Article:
The oil power in West Asia is trying to get rid of its dependence on natural resources, towards a diversified economic development in entertainment, tourism, etc.
More than a month ago, Saudi Arabia was among the countries that benefited from the war in Ukraine when fuel prices were high. In addition, the political and diplomatic benefits are also great as Western countries seek to establish better relations with Riyadh. It all comes down to the country’s ability to rapidly increase oil production.
However, this situation will not last and the Saudis know it.
In a recent interview on German TV DWan Arab businessman likened his country’s economic trajectory: “My grandfather rode a donkey to work. Then my father drove a Mercedes to work. Now I drive a Lamborghini. But my son what? It might come back riding a donkey to work.”
This businessman’s prediction is well-founded. Saudi Arabia earns 80% of its export income from oil, which is about 40% of GDP. But analysts say that at the current rate of production, the country’s oil reserves will last only 60 years. A 2020 report from the Brookings Institution indicates that in the medium term, oil revenues are expected to decline as world demand begins to cut from around 2040, or possibly earlier.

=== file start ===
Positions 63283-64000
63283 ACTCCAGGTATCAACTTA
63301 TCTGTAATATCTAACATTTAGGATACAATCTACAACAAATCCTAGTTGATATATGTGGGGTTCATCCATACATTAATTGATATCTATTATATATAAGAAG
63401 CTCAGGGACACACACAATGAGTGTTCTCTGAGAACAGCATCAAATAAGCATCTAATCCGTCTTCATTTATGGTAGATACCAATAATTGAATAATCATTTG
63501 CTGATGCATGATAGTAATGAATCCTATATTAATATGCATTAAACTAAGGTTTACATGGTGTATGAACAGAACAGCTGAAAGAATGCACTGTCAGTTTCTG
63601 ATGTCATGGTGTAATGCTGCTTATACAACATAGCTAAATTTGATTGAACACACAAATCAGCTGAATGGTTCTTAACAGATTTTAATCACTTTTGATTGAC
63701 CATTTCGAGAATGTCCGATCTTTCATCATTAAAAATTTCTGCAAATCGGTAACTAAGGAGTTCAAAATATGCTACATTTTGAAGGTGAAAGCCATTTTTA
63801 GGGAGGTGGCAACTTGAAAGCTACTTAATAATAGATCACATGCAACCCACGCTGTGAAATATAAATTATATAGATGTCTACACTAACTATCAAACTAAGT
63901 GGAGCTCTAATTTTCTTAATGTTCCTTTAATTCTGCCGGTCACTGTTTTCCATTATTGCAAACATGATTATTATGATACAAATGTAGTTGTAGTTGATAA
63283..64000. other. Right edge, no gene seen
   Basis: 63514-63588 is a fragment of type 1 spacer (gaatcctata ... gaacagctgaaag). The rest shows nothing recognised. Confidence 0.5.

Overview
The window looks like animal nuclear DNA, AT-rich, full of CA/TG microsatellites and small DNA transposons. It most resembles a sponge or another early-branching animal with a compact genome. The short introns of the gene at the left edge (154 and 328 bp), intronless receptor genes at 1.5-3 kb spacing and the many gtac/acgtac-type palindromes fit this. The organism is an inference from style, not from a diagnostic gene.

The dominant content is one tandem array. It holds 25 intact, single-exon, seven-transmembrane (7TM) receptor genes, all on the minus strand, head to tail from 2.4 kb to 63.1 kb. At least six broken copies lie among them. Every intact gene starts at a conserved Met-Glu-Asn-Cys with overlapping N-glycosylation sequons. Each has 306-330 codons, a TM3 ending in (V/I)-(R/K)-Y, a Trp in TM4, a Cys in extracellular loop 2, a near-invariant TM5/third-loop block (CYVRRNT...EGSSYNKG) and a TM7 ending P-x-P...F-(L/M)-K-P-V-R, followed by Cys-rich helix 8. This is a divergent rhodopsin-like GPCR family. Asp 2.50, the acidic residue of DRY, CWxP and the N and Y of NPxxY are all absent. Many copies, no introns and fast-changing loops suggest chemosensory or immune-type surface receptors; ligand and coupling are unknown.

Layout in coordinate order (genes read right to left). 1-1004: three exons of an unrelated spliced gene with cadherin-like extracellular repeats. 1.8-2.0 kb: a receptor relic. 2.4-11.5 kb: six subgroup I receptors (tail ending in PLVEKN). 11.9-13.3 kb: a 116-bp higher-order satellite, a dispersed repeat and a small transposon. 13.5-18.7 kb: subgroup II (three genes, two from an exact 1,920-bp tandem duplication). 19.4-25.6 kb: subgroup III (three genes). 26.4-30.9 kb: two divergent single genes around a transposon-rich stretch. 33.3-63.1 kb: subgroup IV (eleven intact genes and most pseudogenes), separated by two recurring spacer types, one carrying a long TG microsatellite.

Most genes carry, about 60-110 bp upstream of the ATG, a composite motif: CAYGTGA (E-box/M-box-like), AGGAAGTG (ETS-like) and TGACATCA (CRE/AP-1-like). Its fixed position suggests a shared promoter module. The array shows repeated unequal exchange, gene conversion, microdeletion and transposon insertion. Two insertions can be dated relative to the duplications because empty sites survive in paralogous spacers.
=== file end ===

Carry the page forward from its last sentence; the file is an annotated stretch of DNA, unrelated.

This is partly because in the long run, the West tries to completely abandon fossil fuels. While it may benefit Saudi Arabia in the short term, the war in Ukraine is actually accelerating the transition to renewable energy. In Europe, this is seen as a way to make the continent less dependent on fossil fuel suppliers such as Russia and even Saudi Arabia.
In response to the above scenario, the Saudi government tries to diversify the country’s business activities, away from the oil dependence that has existed for decades. A major strategy of this West Asian kingdom called “Vision 2030” was announced in 2016. The strategy focuses on developing service sectors such as health, education, infrastructure, entertainment and travel. In particular, the highlight is the construction of Neom – a huge eco-city 33 times larger than New York with a ski resort named Trojena and the tallest buildings in the world…
In addition, the country also aims to improve business conditions, improve the quality of public services and increase religious tourism.
Recently, Saudi Arabia has had some success. In May, the country announced that non-oil exports had grown by 29% in the first three months of this year, to about $21 billion. The ranking on the Tourism and Travel Development Index, conducted every two years by the World Economic Forum, has also improved. Compared to 2019 when ranked 43rd in the world, Saudi Arabia ranked 33rd in 2021.
“In most Gulf countries, efforts to diversify the economy seem to be progressing at a faster rate than in previous decades. In particular, Saudi Arabia has made great strides,” said Nader Kabbani, an expert. on economic development by the Qatar-based Global Affairs Council for the Middle East.